Katelyn Nichole Davis, a 12-year-old student of Cedartown Middle School in Polk County, Georgia, live-streamed her suicide by hanging from a tree on December 30, 2016. According to the local media reports, paramedics found Davis’ body outside her home with self-inflicted wounds
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An obituary for the young girl says she is survived by her parents, sister and brother. Even though the result of her autopsy, conducted at Georgia Bureau of Investigation’s Crime Lab aren’t out as yet, and the circumstances surrounding her suicide and what may have provoked it remain unknown, a disturbing video of Davis committing suicide has emerged on the Internet.
Since the 42-minute video is as surreal as it is tragic, it has been deleted from most video-sharing sites. Although, some visuals are still available on YouTube, for those of you who don’t want to watch it, The Dreamin Demon gives a glimpse:
“The first half of the video is Katelyn positioning the camera, measuring the rope she attaches to a tree and makes adjustments. During this section, the sun is shining and the ambient neighborhood noises of passing cars, birds and barking dogs can be heard in the background.
“She then climbs on top of a bucket and fastens the noose around her neck. At 21:24, after taking several deep breaths and crying, Katelyn says an anguished “Goodbye” before stepping off the bucket. Now hanging by her neck, Katelyn’s arms and legs begin to jerk and kick for a short time.
“For the remaining 20 minutes of the video, Katelyn’s body sways at the end of the rope as the sun goes down, as dogs bark in the background. After 10 minutes or so, you can hear Katelyn’s family calling for her and coming close to finding her on camera. The video ends as the sun disappears and Katelyn’s cell phone repeatedly rings.”
Davis was writing an online diary titled “Diary of a Broken Doll” for the last few weeks of her life. While the original diary has been removed from the Internet, screenshots of her entries give some basic details about the young girl who was already on medication for depression, had attempted suicide before, and was beaten by her stepfather who she also accused of trying to rape her.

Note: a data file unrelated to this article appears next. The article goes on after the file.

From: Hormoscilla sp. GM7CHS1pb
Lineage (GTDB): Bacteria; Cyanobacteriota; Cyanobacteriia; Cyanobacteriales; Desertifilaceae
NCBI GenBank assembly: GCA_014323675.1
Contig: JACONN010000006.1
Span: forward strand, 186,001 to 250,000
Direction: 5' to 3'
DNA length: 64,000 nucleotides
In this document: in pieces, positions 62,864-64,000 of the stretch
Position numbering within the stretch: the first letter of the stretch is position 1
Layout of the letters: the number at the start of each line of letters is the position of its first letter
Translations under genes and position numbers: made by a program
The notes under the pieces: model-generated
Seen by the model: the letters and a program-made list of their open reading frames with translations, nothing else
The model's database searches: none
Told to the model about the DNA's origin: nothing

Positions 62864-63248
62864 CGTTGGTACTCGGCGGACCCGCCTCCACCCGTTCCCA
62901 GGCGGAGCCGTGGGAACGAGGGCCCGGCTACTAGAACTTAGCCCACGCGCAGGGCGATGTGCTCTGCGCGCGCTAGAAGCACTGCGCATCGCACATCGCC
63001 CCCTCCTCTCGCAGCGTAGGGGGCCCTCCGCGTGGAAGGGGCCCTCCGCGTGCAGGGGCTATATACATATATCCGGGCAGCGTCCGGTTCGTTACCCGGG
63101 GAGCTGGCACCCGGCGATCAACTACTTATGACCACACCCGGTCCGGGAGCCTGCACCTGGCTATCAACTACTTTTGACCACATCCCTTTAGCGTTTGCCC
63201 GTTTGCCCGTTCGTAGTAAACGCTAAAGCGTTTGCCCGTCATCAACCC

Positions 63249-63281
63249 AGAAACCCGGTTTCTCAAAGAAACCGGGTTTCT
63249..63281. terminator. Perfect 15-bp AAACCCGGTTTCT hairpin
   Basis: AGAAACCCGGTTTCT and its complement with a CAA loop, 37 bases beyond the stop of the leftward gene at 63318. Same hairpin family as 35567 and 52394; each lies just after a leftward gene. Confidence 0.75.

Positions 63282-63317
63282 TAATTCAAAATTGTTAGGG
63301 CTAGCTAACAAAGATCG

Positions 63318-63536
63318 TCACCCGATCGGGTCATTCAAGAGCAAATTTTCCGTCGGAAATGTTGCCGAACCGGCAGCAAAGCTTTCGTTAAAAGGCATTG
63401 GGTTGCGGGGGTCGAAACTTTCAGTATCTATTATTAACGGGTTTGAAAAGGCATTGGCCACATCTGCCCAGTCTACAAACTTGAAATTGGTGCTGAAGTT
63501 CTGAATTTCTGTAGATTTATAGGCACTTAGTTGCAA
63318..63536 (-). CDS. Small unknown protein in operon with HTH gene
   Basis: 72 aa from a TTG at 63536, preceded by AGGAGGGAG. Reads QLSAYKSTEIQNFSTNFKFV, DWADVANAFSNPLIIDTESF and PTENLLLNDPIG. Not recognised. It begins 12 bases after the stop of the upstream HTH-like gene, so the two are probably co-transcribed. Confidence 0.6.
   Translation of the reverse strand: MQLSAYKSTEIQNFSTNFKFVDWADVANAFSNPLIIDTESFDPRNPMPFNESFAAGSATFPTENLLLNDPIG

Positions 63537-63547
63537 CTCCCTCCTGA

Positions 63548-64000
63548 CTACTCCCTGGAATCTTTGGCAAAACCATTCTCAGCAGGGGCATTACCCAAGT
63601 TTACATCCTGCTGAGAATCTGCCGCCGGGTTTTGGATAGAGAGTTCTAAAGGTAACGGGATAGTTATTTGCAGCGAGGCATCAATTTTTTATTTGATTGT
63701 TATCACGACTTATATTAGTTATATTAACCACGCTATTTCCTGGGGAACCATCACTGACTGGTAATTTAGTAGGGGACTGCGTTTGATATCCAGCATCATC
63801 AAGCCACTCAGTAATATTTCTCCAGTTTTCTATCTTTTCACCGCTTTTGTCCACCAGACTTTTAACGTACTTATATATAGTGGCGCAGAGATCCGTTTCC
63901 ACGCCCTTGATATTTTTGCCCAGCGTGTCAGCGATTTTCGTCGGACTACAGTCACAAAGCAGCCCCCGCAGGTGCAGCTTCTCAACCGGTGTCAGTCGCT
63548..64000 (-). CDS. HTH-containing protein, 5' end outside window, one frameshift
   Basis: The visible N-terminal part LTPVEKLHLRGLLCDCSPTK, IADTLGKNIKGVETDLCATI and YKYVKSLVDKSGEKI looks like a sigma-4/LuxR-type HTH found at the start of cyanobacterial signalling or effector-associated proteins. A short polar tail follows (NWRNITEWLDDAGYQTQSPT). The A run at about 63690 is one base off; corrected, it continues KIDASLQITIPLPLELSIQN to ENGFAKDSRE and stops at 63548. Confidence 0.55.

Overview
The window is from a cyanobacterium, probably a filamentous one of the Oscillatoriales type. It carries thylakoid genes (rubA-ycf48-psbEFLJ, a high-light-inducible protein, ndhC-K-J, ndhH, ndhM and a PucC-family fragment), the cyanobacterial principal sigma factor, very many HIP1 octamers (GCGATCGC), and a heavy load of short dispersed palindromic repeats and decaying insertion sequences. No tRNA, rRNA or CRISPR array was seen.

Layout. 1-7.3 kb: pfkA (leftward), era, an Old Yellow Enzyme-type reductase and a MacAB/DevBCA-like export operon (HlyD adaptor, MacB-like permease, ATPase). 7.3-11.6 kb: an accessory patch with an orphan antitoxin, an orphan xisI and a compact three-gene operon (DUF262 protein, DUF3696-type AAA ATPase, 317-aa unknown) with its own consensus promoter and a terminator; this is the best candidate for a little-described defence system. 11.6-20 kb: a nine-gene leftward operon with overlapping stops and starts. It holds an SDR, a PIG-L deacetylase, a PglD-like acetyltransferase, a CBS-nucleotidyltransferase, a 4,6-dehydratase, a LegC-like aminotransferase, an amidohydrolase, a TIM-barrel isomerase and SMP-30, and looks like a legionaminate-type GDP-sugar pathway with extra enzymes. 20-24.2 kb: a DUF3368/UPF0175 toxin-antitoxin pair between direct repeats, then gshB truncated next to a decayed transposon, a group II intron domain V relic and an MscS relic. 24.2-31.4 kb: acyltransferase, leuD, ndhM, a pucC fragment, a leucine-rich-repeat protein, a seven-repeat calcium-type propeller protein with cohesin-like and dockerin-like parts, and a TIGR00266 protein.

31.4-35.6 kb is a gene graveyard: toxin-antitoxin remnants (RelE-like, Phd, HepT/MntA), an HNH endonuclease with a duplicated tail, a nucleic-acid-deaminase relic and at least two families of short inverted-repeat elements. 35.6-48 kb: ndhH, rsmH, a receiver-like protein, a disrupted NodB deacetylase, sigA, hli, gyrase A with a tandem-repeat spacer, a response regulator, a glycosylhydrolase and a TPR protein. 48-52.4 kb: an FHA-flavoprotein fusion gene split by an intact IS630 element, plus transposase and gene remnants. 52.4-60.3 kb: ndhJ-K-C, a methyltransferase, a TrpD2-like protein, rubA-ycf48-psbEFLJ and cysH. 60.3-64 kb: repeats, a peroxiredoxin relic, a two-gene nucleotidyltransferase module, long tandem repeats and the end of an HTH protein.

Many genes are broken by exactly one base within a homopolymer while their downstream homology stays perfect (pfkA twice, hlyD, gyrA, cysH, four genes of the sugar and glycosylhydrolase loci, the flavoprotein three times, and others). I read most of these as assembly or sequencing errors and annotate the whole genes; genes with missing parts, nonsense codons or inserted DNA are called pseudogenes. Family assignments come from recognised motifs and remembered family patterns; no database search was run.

An Instagram account identified as belonging to Davis also had messages about heartbreak and a note posted five days before her death that read: “Reblog in memory of those who have committed suicide.”
In April 2016, a federal data analysis found suicide in the United States had surged to the highest levels in nearly 30 years. According to National Center for Health Statistics, the age-adjusted suicide from 1999 through 2014 increased 24%, from 10.5 to 13 per 100,000 people, with the pace of increase greater after 2006.
Suicide rates increased from 1999 through 2014 for both males and females and for all ages 10–74; the percent increase in suicide rates for females was greatest for those aged 10–14, and for males, those aged 45–64. In all, 42,773 people died from suicide in 2014, compared with 29,199 in 1999. The New York Times notes:
“The data analysis provided fresh evidence of suffering among white Americans. Recent research has highlighted the plight of less educated whites, showing surges in deaths from drug overdoses, suicides, liver disease and alcohol poisoning, particularly among those with a high school education or less.
“The new report did not break down suicide rates by education, but researchers who reviewed the analysis said the patterns in age and race were consistent with that recent research and painted a picture of desperation for many in American society.”
While it is sadly too late to help Davis, her story can be used to help educate people on noticing the warning signs to be able to intervene and prevent such tragedies from occurring in future.
If you or your loved ones are struggling with thoughts of suicide, you can contact the National Suicide Prevention Lifeline, which provides a 24/7 free and confidential support for people in distress, and talk with someone either online or by phone. Information on suicide lifelines outside the United States can be found at Suicide.org, a 501c3 non-profit organization.
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